Earlier this week WhatsApp turned seven years old. It has been an amazing journey and in the coming months we're putting an even greater emphasis on security features and more ways to stay in touch with the people that you care about.
But anniversary dates are also an opportunity to look back. When we started WhatsApp in 2009, people's use of mobile devices looked very different from today. The Apple App Store was only a few months old. About 70 percent of smartphones sold at the time had operating systems offered by BlackBerry and Nokia. Mobile operating systems offered by Google, Apple and Microsoft – which account for 99.5 percent of sales today – were on less than 25 percent of mobile devices sold at the time.
As we look ahead to our next seven years, we want to focus our efforts on the mobile platforms the vast majority of people use. So, by the end of 2016, we will be ending support for WhatsApp Messenger on the following mobile platforms:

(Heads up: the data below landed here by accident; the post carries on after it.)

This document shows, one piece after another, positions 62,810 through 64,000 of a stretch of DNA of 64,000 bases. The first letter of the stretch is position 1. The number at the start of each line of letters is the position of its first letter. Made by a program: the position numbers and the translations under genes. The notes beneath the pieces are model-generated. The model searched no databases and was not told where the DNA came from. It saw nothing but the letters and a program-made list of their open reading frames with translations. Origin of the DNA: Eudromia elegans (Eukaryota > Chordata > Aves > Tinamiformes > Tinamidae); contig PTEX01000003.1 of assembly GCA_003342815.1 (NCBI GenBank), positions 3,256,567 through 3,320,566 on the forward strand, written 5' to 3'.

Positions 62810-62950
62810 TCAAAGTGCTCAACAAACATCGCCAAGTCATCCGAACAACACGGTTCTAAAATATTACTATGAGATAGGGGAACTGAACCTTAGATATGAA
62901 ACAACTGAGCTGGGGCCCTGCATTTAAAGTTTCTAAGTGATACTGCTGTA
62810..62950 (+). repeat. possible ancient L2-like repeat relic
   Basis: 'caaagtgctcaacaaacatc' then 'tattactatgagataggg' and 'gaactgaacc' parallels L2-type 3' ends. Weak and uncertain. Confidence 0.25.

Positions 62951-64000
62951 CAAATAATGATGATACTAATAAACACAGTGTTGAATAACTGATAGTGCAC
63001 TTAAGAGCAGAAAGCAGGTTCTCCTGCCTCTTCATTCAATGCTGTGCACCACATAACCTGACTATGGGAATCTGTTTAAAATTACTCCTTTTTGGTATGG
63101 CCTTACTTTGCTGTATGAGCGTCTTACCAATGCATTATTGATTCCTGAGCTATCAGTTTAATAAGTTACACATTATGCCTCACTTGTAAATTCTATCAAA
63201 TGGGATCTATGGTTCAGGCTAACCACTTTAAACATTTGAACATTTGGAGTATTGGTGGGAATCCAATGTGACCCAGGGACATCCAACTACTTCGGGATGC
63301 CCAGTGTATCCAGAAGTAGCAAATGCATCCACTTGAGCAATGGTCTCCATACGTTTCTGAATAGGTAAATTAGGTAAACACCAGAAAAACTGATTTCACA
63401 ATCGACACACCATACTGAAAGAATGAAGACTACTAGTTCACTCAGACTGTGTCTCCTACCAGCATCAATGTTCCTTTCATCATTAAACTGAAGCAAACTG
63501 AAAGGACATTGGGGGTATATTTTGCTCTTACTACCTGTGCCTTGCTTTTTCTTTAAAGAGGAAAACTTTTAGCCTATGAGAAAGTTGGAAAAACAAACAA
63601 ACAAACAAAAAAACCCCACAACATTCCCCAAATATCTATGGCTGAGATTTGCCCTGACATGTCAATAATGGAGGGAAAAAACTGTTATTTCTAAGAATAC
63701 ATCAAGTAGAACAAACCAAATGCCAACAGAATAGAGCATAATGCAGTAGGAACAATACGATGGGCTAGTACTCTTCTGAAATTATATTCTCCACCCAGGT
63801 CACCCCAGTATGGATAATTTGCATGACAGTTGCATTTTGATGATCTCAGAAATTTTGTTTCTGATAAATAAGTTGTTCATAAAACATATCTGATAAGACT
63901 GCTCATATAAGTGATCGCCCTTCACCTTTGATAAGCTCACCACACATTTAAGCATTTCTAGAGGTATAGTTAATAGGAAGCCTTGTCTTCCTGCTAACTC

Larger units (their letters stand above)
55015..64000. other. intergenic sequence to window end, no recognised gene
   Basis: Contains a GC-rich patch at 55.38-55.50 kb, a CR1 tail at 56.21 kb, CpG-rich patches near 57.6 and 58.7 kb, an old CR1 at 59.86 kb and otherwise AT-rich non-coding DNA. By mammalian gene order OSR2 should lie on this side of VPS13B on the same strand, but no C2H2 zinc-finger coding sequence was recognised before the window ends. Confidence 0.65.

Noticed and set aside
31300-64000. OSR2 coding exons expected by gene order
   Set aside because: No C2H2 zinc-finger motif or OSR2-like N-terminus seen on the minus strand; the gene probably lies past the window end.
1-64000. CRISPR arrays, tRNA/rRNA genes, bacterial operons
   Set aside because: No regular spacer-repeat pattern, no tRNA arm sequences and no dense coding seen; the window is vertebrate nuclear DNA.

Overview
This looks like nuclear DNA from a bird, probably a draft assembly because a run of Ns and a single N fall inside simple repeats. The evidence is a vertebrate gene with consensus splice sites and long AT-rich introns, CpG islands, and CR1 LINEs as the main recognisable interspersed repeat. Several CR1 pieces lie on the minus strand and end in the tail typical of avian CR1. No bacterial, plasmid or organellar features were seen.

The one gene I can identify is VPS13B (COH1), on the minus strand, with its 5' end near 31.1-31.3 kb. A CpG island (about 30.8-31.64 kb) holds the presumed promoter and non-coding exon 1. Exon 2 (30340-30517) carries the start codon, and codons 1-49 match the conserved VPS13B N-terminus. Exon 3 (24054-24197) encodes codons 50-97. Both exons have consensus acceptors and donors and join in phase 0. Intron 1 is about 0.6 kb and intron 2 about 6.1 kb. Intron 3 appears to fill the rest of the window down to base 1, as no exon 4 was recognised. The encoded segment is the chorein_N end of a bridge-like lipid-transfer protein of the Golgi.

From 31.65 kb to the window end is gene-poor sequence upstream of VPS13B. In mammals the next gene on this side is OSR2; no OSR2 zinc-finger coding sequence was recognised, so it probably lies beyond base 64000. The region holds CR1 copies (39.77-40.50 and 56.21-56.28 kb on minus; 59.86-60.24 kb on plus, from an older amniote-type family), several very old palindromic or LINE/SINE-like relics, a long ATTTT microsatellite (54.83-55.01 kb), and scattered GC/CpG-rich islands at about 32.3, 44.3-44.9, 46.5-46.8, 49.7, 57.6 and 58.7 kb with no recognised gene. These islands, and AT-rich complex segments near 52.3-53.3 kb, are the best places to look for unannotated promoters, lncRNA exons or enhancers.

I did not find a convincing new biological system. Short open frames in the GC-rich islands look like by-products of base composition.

- BlackBerry OS and BlackBerry 10
- Nokia S40
- Nokia Symbian S60
- Android 2.1 and Android 2.2
- Windows Phone 7
- iPhone 3GS/iOS 6
While these mobile devices have been an important part of our story, they don't offer the kind of capabilities we need to expand our app's features in the future.
This was a tough decision for us to make, but the right one in order to give people better ways to keep in touch with friends, family, and loved ones using WhatsApp. If you use one of these affected mobile devices, we recommend upgrading to a newer Android, iPhone, or Windows Phone before the end of 2016 to continue using WhatsApp.
UPDATE: You won't be able to use WhatsApp on the following platforms for:
- Nokia Symbian S60 after June 30, 2017
- BlackBerry OS and BlackBerry 10 after December 31, 2017
- Nokia S40 after December 31, 2018
- All Windows Phone operating systems after December 31, 2019
- Android versions 2.3.7 and older after February 1, 2020
- iPhone iOS 7 and older after February 1, 2020
Note: Because we will no longer actively develop for these platforms, some features may stop functioning at any time.
Last Updated: May 7, 2019